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Monday is the Thing With Murders

What I've Finished Reading

I wanted to like Blood Red Turns Dollar Green a lot better than I did, in the end. The author's method of withholding information was confusing about as often as it was suspenseful, but the real problem is that I never got why Lenny was so invested in being a wrestling insider that he kept screwing over his family and his wallet and his blood vessels, and taking abuse from everyone and their grandmother within the organization. I think I expected something more like Seabiscuit, where the sport is sleazy and dangerous but you can't help rooting for the guys anyway because they've worked so hard and they care about it so much. I'm not sure why that didn't happen here, except that it's a hard balance to strike.

There is one scene toward the beginning that really does capture the batshit excitement and theatricality of pro wrestling: when Ade, the asshole boss' widow, steps into the ring for the first time to white-night her champion and takes a shocking punch from an erstwhile babyface. Then the book moves on to other characters who are mostly less interesting than Ade.

Plain Murder by C. S. Forester: a very strange book in a way - I guess it would technically be categorized as a "thriller," since there's no mystery about who did the murders. It's suspenseful but not grisly. It winds up being the story of [Spoiler!]a lone wolf forced to Take the Law into his Own Hands, though really it didn't have to be and the wolf in question puts a lot of people in danger while he's figuring out what to do. The lone wolf is also a very un-wolf-like, petty and perpetually put-upon lowest-rung white-collar worker at an advertising agency, which makes him a little more interesting than the rogue cop type. I think normally I'd be wary of this kind of story, but here it works surprisingly well.

What I'm Reading Now

Mourned on Sunday by Helen Reilly. Nora fell in love with Roger a few years after she married George as an inexperienced teenager. Roger begged her to get a divorce and run away with him, but that didn't seem fair, so she moved to California with George instead. Now George is dead, but Roger hasn't answered Nora's letter about it, so what can she do but show up at his family's place and hope to run into him? Unfortunately for both of them, Roger never got the letter and has just married a local girl he doesn't care about all that much. Now the shoe is on the other foot! Is that how that phrase works? It's possible that the girl's mother, Alice, threw out Nora's letter when she picked up the mail so that Roger wouldn't be tempted into infidelity or canceling the wedding. Did she? We don't know, because Roger offers to confront her about it and the next thing we know Alice is dead - suffered an attack of vertigo and fell through a tenth-story window onto someone's benefit gala. Was it an accident? I hope so! You can't just go around murdering people for revenge! Besides, Sylvia the new bride is still alive, so it doesn't even save you the trouble of filing for divorce.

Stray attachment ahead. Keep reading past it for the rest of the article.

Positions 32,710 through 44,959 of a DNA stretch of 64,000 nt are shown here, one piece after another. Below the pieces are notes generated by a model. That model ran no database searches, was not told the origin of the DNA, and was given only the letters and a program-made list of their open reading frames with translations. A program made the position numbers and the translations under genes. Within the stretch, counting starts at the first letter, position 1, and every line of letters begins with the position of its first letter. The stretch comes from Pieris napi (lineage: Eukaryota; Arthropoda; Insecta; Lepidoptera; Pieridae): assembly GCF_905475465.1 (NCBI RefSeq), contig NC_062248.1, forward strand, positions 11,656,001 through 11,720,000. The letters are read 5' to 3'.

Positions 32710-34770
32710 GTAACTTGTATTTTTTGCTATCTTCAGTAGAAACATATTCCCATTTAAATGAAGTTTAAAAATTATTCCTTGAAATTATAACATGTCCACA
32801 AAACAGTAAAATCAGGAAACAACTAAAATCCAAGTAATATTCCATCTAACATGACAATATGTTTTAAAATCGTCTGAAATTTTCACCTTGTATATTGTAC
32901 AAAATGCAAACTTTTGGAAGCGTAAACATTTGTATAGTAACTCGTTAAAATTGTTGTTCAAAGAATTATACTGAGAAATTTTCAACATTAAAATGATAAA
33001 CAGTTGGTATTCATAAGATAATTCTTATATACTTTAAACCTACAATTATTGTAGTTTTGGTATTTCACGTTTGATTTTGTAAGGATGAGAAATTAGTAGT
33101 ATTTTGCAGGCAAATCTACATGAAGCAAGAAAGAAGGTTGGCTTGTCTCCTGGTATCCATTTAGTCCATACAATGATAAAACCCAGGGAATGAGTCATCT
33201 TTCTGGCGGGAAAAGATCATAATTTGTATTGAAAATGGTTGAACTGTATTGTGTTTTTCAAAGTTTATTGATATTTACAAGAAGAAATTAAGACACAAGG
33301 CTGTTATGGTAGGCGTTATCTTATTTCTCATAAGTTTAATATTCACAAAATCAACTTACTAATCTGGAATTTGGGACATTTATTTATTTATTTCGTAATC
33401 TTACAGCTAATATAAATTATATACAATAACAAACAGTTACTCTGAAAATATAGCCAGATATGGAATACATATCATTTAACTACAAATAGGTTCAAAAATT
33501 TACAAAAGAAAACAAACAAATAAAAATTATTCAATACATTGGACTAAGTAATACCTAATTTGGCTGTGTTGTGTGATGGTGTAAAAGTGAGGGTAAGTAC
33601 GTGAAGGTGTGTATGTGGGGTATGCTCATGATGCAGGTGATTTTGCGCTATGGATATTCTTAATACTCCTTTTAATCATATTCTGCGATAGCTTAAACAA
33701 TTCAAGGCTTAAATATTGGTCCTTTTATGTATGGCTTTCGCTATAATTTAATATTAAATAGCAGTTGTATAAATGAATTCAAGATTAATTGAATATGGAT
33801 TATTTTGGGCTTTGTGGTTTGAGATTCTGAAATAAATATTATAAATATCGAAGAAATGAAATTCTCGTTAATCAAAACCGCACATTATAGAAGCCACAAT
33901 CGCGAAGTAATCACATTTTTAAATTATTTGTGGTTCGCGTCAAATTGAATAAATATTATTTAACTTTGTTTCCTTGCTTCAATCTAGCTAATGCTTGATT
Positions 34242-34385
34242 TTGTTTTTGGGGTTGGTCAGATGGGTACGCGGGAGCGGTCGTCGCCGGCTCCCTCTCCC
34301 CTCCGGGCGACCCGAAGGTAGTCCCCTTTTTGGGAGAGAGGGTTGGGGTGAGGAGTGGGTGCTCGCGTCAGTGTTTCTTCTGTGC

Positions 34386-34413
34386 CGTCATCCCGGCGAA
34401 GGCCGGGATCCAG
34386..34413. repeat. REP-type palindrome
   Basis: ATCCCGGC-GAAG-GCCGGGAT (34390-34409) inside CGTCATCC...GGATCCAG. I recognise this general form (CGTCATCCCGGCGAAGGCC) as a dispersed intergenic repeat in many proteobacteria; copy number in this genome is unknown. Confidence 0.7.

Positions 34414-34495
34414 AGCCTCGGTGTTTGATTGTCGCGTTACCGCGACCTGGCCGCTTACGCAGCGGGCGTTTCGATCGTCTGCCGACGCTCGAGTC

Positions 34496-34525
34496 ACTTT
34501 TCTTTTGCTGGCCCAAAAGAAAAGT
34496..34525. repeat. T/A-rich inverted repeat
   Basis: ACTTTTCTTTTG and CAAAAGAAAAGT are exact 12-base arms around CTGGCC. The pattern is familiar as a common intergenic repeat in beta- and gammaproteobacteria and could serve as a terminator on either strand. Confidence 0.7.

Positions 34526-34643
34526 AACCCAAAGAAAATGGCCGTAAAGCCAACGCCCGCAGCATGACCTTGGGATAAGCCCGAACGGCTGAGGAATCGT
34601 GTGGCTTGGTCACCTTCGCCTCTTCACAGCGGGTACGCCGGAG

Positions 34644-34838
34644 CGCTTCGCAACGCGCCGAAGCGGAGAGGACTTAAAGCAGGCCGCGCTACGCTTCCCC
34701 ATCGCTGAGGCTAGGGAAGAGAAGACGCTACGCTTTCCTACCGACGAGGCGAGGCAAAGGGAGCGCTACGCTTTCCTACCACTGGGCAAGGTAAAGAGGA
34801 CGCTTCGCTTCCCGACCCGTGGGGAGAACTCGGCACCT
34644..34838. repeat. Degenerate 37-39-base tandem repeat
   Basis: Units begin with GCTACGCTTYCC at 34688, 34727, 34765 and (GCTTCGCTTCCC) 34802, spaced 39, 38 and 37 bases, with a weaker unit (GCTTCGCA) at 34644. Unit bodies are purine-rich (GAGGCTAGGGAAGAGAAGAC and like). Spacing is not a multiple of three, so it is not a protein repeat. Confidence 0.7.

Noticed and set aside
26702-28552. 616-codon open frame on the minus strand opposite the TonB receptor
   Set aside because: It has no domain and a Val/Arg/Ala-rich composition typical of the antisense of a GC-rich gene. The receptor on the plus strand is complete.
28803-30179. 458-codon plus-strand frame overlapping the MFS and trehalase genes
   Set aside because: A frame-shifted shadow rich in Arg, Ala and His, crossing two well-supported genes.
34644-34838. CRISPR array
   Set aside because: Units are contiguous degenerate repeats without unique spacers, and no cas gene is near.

All of this happens in Chapter One, so who knows what's next? By the end of the book half the state of New York could be dead.

What I Plan to Read Next

It's Christie time again! Or will be soonish. So Peril at End House and The Thirteen Problems.


( 5 comments — Leave a comment )
Mar. 27th, 2017 03:48 pm (UTC)
Lol:) I thought your 'Mourned of Sunday' summary was the whole book apart from the last chapter, until I got to the end! The wrestling book sounds a crushing and neck locking disappointment.
Mar. 27th, 2017 04:14 pm (UTC)
Helen Reilly wastes no time getting people killed!
Mar. 27th, 2017 04:33 pm (UTC)
All of this happens in Chapter One, so who knows what's next? By the end of the book half the state of New York could be dead.

They don't hang about!
Mar. 27th, 2017 10:10 pm (UTC)
You can't accuse this book of taking too long to get to the murder part, that's for sure. The next couple of chapters are just as packed with incident. We've got to slow down sometime so there can be an investigation, I assume? But why should I assume?
Mar. 29th, 2017 09:30 am (UTC)
There was quite a lot I liked about Peril at End House (though none of it was that title) so will be interested to hear what you think.
( 5 comments — Leave a comment )


blase ev

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